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Message from Morsing Business as War - A Reflection on the Language of Business Leadership Success
05 May, 2022 New York, United States

Business as War - A Reflection on the Language of Business Leadership Success

“Are you playing to play or playing to win” (Stalk and Lachenauer, 2004)

Business as War. A reflection on the language of business leadership success.

A professor colleague said to me not so long ago: ‘the language of business is war’. He asked me if I had noted how laden business talk is with phrases from war. How we, in our professional lives, hear managers, business consultants, business media and business school professors talk about business as if it is warfare: ‘win the battle’, ‘fight back’, ‘attack the enemy’, ‘defend our position’, ‘the market is a battlefield’, employees are ‘footsoldiers’, ‘being defensive is a losing strategy’, and ‘be prepared to fight’ with ‘aggressive tactics’. Some even go as far as talking about ‘killing the enemy’ when they describe the preferred way of engaging with other businesses operating in the same industry. The prestigious Harvard Business School Press published a business book called Hardball: Are you playing to play or playing to win describing companies who are “ruthless”, “mean”, “willing to hurt their rivals” and “enjoy watching their competitors squirm” (Stalk and Lachenauer, 2004). Machiavelli’s five-hundred-year old book describing war-like principles for leadership in The Prince (1532) somehow still seems to inspire and govern as an underlying principle for much of management training in classrooms around the world where we educate the next generation of leaders on what successful business looks like. It is almost as if ‘winning the war’ is the recipe for a successful business leader.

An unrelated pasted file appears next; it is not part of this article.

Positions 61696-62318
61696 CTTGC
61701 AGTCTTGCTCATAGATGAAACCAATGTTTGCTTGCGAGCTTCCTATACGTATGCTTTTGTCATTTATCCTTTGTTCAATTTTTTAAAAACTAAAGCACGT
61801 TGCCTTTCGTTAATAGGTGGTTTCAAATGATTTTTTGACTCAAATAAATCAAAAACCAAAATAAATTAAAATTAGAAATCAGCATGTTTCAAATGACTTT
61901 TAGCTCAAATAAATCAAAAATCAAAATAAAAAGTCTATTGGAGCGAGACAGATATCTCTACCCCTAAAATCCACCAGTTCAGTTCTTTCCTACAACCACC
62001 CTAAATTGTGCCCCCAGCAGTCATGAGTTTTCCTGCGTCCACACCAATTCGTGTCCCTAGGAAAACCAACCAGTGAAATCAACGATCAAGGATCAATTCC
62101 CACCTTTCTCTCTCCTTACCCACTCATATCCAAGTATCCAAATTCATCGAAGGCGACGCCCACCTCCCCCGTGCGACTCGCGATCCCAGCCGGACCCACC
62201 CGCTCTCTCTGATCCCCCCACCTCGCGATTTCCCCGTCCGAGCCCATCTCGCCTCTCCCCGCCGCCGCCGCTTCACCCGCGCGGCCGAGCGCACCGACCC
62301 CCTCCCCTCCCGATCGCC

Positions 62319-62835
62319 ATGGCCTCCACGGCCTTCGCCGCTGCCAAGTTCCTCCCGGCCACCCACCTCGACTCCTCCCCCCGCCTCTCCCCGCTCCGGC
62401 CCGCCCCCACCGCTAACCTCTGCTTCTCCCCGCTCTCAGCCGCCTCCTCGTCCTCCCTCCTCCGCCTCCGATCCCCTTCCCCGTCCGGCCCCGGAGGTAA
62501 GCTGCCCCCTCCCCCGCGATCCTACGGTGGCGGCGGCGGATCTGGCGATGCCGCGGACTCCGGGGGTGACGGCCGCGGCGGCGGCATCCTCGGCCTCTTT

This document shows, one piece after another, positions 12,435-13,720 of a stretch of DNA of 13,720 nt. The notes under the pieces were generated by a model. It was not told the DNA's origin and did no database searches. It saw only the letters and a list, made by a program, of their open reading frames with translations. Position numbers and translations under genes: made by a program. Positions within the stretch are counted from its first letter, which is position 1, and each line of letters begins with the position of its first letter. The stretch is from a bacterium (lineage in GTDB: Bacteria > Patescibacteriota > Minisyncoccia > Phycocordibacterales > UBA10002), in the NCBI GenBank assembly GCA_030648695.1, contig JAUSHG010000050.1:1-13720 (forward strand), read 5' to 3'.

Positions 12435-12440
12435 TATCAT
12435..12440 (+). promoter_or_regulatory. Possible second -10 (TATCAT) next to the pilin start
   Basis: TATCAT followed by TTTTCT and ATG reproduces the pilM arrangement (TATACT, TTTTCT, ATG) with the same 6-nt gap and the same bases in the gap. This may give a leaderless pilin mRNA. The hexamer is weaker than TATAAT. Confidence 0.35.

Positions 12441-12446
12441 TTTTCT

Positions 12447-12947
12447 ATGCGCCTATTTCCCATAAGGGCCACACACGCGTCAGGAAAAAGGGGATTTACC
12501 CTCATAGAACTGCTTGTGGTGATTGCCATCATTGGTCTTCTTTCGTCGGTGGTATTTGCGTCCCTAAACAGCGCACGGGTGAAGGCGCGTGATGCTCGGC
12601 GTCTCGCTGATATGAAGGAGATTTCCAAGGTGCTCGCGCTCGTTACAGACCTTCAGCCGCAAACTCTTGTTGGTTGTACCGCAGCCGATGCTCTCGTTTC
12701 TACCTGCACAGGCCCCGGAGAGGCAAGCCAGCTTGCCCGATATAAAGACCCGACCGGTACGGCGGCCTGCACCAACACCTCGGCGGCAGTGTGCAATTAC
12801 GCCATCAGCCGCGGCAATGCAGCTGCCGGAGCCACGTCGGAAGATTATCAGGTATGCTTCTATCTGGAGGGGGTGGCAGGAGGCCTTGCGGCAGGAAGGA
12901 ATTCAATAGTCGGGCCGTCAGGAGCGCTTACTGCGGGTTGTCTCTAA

While some will argue that ‘these are just words’ and ‘it is just a way of framing the market context of business’, we also know that the way we frame the world in words affects the way we perceive the world, make decisions, and engage with each other. And war is a horrible metaphor for business. It frames the company as an adversarial approach to business responsibilities in which almost everyone outside the company becomes an enemy.

There is a profound need to review the language in business schools and the vocabulary with which we describe the role and responsibilities of the firm, as well as what it means to be a successful business leader. It is unlikely that the challenges of climate change, increasing inequalities, human rights abuses, the COVID-19 pandemic, and a decade-long decline in the percentage of people living in world democracies will be addressed and bettered if the world’s leaders engage with each other as enemies who are to be ‘won over’. If war is the prevailing metaphor for business, it implies an urgency to direct all resources to attend to and win that war, leaving other issues, such as human rights, inequalities and climate change, seeming less important.

Science has shown us that the planet is, more than ever, in need of leaders who can generate and manage partnerships across and within sectors, industries and countries to solve the planet’s fundamentally transnational problems. This requires frameworks of collaboration, co-ownership, participation, co-construction, and engaging a collective purpose. This requires a new language in our business school textbooks and curricula as well as the vernacular of the world’s business leaders, consultants and business media. There is emerging research and literature developing new frameworks with new business vocabulary. There is also an increasing number of deans specifically stating in policies and strategy documents that their vision is to educate leadership students with collaborative and empathetic mindsets, and to make businesses’ purpose addressing societal challenges.

The next important step is to see this research and these policy and strategy documents reflected more comprehensively in the vocabulary and frameworks of the world’s leadership education programs.

As we know: “if you want to change business, you want to change how business is taught.”

Mette Morsing

Head of PRME, Principles for Responsible Management Education

UN Global Compact, New York


Machiavelli, N. (reprint 1981). “The Prince”. New York, N.Y. :Penguin Books (Machiavelli lived 1469-1527 and his book ‘The Prince’ was written in 1513 and is dated to have been first published in 1532, five years after Machiavelli’s death)

Stalk, G. and Lachenauer, R. (2004). “Are you playing to play or playing to win.” Massachusetts: Harvard Business School Press

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